So this review I’m branching out at little more, most people associate Tequila with shots and cocktails. Not many think of it as a drink of quality to be savored and enjoyed like a fine malt or wine, more to be consumed at party’s or while on holiday. Now I feel this is unfair and in my opinion people are missing out on some very good spirits. It might not have the history or status as with the likes of Cognac or Single Malt whisky but that doesn’t mean it hasn’t got quality to it.
Tequila is the national spirit of Mexico and does have some strict restrictions on how it can be produced. It is made using Agave a succulent plant that takes about six years to reach maturity, with around 200 different varieties growing you would think this is a plant easy to farm. For Tequila only blue Agave is allowed to be used, most are harvested between the age of seven to ten years old. This allows the Agave to build up vast stores of Inulin (this is what is changed into sugar and alcohol through the fermentation and distillation process), all of which are farmed in selected areas of Mexico as set out by the Appellation of Origin. Most are farmed around the town of Tequila and the highlands east of Guadalajara, with the different zones giving the spirit a distinct character from the Agave grown in each area.
Now the three main types of Tequila are Blanco (silver) which has no ageing requirements, Reposado aged for a minimum of two months and Añejo aged for a minimum of one year. You are also allowed to use a percentage of other fermentable sugars to make the spirit, this is easy to spot as it will only say Tequila on the label and not 100% Agave for the pure Tequila.
Now that’s the introduction to Tequila done on to the spirit itself, I decided to go for an aged one as my first review. I choose the Calle 23 Añejo as I liked the uniqueness of the brand, set up by Sophie Decobecq a French biochemist Calle 23 is a highland Tequila from Jalisco. What makes it unique for me is she distils expression (Blanco, Reposado, Añejo) separately from a different and very special recipe. Double distilling the spirit in pot stills and using Kentucky Bourbon oak casks for her ageing.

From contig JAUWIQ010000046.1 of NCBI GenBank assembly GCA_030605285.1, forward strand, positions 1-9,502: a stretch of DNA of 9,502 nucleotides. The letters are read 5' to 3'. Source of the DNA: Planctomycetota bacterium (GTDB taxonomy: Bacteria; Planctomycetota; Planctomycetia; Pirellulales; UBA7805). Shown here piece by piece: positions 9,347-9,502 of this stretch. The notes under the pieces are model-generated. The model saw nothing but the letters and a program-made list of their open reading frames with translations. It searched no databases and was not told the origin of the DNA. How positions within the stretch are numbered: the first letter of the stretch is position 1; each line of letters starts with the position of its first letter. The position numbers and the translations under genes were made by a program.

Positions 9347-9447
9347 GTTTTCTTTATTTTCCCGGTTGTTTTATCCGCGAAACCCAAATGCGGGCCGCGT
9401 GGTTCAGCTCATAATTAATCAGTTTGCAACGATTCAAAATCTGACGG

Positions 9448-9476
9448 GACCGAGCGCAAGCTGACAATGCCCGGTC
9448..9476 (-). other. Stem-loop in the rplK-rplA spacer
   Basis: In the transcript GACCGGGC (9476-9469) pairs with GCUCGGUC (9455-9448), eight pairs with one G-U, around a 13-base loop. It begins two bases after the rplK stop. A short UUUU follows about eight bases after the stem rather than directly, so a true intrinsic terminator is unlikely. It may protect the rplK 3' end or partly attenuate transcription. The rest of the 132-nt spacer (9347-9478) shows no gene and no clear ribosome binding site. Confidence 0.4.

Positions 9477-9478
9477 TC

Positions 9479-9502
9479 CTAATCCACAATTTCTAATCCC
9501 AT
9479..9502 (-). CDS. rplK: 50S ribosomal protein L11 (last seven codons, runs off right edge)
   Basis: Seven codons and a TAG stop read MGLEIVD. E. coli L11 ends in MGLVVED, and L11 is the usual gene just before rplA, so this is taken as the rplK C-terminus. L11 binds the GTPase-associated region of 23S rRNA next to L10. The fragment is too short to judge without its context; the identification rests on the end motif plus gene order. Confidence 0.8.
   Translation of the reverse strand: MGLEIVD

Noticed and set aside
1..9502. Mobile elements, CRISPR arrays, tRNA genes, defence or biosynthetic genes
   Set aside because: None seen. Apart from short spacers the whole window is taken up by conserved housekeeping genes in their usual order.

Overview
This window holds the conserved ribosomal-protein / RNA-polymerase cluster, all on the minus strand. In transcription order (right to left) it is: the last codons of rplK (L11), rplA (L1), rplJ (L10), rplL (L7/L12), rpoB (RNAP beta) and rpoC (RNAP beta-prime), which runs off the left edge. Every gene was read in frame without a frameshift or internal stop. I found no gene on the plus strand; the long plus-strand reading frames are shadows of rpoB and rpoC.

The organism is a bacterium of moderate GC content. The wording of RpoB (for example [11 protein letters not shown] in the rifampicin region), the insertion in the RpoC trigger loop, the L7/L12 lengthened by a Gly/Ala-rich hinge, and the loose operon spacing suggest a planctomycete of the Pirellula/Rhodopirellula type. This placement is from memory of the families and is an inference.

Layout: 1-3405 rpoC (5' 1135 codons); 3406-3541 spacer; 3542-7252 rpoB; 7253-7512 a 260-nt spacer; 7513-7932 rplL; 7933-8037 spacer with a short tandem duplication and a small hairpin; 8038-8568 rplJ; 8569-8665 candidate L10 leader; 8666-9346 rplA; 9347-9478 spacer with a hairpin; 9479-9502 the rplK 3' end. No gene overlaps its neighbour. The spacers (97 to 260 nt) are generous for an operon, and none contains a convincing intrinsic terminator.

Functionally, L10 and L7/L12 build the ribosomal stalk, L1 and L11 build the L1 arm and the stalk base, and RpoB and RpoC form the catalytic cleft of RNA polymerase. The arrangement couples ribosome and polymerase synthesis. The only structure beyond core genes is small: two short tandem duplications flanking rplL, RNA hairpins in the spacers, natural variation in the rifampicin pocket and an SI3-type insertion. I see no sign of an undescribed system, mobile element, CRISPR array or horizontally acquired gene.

The Añejo I sampled has been aged for sixteen months and is 100% Agave.
Nose: An instant sweet vanilla fudge, then comes the earthy notes with some fresh cut grass, a hint of sweetened espresso, after a little time some soft oak notes start to appear..
Palate: Sweet coffee, oak, the fudge from the nose also appears, a nice earthy spice with an undertone of lime, smooth creamy mouth feel, very moreish..
Finish: Not as long as I would have liked but filled with a nice earthy spice to the end..
Well I’m not sure how to compare this, as the only other Tequila I’ve ever had has been Blanco. It was so different the Agave notes were a little subdued but it had more depth to it. Don’t get me wrong it’s not got the complexity of a huge Sherry bomb single malt but it is a multi layered spirit, with so many enjoyable points to it. The smoothness of the drink, the rich mouth feel and subtly of the flavours all make this a rather enjoyable. It probably won’t be to everyone’s likening because of the earthy quality the Agave gives the drink, to me this just added to my enjoyment.
So would I recommend it, well yes I’d say at least try a good aged Tequila at least once. I’d also say take your time with it, drinking it as a shot doesn’t do it justice. It might not be to your taste but then again it could give you a new alternative to your usual tipple.